I don't like it as much as the old one, but everyone else does, AND it serves a purpose.
What are the goals of your web site?
Every site should have a purpose, just as all marketing should have a purpose.
When I ask technical people about the goals for their web site, I frequently hear a mumbled response about someplace to go or a brochure on the Internet. Marketing is in there somewhere.
Marketing is, at its most essential level, the process of moving people into your sales funnel. Marketing that doesn't do that is . . . not marketing!
The truth is, you have a marketing funnel with multiple points of entry and they all lead people to become interested in you, your products, your services, and your sales funnel.
More on this in a minute.
First, let me be very clear on this: Our old web site isn't eligible for any design awards. Marketing people hate it. Our employees make fun of it. Other consultants are smug about it because they think it gives then an advantage.
It is not uncommon, during an interview, that a prospective employee will mention how much he can do to improve our web site.
But let me tell you something: it works.
Just so we have a point of reference, here's the old site: Old KPEnterprises Web Site.
Our New fancy web site is here: New KPEnterprises Web Site.
Please note that the Content is essentially identical. So this is a glossy make-over.
Please note that the most important rule of the Internet -- and all information-based marketing -- is that Content is King.
Our web site has three basic goals.
1) Market our company. By that I mean: Get our name out there and be one of the companies people consider when they start looking. Ideally, they'll print something out and keep it in a file for the great "some day."
If you have something that pops up and has a link that says "Skip Intro," remove it from your site. I know you paid good money for that. Imagine chrome spinnners on a '62 Rambler. Just don't.
2) Provide information so clients and prospects will spend time on the site and see it as a resource. The goals here are to educate folks on the various services we provide and to be seen as a general resource when questions arise.
We want to provide a large amount of information so that when people "check us out" they are impressed with the things we do and how we do it.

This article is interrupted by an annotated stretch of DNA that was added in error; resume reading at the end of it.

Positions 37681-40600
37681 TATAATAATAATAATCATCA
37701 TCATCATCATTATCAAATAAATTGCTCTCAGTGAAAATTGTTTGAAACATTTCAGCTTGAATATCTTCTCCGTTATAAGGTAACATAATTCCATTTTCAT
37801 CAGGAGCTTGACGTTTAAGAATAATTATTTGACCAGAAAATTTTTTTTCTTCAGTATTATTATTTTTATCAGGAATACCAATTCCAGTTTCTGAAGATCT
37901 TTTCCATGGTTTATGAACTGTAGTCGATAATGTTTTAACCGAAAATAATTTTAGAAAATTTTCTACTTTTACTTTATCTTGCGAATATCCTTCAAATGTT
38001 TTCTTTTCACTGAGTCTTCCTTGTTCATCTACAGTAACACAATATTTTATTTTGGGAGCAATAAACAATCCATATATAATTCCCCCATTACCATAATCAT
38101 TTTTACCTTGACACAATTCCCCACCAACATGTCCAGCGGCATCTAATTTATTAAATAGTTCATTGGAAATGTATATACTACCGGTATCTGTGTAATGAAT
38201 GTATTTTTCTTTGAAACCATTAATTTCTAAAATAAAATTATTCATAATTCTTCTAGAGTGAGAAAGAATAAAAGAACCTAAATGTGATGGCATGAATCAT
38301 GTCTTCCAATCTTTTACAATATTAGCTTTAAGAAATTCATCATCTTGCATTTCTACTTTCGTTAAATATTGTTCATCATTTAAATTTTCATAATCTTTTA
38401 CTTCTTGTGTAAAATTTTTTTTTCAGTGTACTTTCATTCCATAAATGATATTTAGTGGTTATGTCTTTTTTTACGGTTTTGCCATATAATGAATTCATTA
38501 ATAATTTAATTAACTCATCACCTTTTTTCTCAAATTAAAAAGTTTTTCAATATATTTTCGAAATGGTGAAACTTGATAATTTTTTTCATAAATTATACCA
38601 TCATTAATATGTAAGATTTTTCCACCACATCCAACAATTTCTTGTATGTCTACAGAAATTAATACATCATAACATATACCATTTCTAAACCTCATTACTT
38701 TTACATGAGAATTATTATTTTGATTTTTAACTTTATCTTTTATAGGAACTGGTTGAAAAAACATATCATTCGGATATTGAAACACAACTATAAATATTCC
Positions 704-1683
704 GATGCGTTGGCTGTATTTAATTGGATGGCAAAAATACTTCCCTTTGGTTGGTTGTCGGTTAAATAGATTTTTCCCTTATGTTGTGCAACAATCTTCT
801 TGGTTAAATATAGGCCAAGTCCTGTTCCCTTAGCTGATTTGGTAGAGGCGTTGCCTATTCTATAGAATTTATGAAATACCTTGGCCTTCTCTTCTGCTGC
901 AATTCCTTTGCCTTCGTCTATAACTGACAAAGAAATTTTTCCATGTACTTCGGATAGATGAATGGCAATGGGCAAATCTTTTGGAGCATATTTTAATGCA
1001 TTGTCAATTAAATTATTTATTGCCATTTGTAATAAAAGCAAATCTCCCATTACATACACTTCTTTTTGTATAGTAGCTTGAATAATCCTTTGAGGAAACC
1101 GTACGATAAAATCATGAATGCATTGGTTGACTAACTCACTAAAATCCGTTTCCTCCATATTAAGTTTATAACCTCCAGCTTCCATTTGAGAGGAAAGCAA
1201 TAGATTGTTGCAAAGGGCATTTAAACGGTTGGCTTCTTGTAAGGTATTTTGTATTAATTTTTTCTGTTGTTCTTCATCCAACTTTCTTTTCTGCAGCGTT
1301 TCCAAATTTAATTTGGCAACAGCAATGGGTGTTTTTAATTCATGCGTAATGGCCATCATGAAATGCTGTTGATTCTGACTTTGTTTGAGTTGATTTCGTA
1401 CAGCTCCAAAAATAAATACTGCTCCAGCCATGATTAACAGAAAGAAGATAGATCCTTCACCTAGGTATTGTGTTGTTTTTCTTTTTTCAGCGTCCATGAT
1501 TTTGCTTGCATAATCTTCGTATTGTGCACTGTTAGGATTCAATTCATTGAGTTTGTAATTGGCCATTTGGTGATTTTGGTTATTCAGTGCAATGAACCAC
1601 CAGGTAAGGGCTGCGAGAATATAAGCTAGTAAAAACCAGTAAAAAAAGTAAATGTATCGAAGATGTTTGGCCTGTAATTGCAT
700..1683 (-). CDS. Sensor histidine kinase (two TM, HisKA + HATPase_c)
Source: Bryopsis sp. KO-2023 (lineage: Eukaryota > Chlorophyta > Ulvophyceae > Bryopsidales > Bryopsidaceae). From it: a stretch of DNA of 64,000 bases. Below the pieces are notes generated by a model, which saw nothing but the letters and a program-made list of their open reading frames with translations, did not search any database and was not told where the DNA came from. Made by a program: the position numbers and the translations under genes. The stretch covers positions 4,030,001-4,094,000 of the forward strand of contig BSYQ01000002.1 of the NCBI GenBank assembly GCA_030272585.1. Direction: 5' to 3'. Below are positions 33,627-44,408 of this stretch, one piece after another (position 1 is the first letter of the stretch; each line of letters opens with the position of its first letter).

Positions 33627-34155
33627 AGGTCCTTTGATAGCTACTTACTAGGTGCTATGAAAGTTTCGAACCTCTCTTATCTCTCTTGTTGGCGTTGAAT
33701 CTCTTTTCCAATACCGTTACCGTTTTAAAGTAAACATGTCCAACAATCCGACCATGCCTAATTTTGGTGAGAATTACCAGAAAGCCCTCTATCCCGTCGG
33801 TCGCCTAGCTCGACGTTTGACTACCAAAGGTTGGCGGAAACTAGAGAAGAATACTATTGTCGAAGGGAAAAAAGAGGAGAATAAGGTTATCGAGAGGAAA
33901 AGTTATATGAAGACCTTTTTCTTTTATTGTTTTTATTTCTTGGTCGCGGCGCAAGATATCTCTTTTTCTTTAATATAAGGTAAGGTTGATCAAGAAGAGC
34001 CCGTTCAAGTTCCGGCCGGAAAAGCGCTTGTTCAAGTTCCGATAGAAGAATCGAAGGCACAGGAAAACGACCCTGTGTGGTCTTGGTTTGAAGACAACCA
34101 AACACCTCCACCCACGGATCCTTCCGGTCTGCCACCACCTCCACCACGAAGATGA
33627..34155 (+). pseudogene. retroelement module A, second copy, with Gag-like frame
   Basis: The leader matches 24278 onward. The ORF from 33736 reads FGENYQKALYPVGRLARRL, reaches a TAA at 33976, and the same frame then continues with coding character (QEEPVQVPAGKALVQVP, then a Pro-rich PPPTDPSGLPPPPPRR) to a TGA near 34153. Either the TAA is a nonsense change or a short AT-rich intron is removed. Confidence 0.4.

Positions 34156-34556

3) Get people to fill out a form requesting contact. We promise free reports, webinars, network heath checks, newsletters.
And here's what we're not doing:
1) Blinking, flashing, buzzing, twirling, noisy -- annoying.
This is not Fox TV. We don't need to play "made you look" and call it marketing.
2) Open every link in a separate window. Some sites leave you with 20 pages of leftovers to clean up. Who would have a positive reaction after they clean up all that?
3) Five page web site. If you have five fluffy, meaningless web pages, then you have zero stickiness and no hope of establishing a unique selling proposition. In five pages, all you can say is "We're just like every other technical consultant."
4) Moving, cascaded, multi-level menus from hell. These are nearly impossible for people to navigate if they are not experienced techies. Sit a client down and watch them navigate your site. If it takes more than one try to get to something, change that navigation.
5) Eye Gloss. When someone looks at your site, do their eyes gloss over? Do they begin just clicking on all the links without actually reading anything they find? When you look at lots of sites, you'll find yourself doing this on some sites. When that happens, think about why you're doing that and avoid it yourself.
Again with the Content. Our site has lots of pages, about 140 pages worth of old newsletters.
That means a prospect who wanders in from the Internet can sit for hours and pour through the site. They can read about that, that, and the other thing.
- - - - -
Why I don't like the site
The old site worked. It got people to fill out forms and request appointments. Some people literally just called up and wanted to make an appointment.
Preliminary testing shows that the new site will be less effective with that -- at least with people who are like our current clients.
Overwhelmingly, businesses like to do business with businesses they perceive as similar to their own. Similarly sized. Similarly constructed. When small businesses do business, they don't want to do business with big, faceless entities. A certain percentage will just "click through" for online services, but there is no relationship and no commitment there.
We want relationships. We want to deal with human beings.
So, the new site is designed to look "professional" as defined by marketing types and techno goobers.
We will rely more on direct marketing to drive people to the web or to special offers. The web itself will be just a place to click once a decision is made.
So why the change?
Well, our goals have expanded. Our web site goals now include:
4) Look modern enough to not alienate larger clients. Whether I like it or not, there's a certain look and feel to web sites that certain people just expect. It probably doesn't sell anything, but it's required as a minimum point of entry.
5) Investors and banks expect it. Again, there's nothing here that actually relates to marketing or even the content of the web site. This is literally a checkbox: Does the web site look like every other web site we look at? Old answer was No; new answer is Yes.
As my friend George Sierchio teaches in his seminars, you need to run your business as if you were selling it.
I'm not selling the business. But we're running it as if it were for sale. That means there are certain things you do, including having a web site that looks the way people think it should look -- even if it's less effective.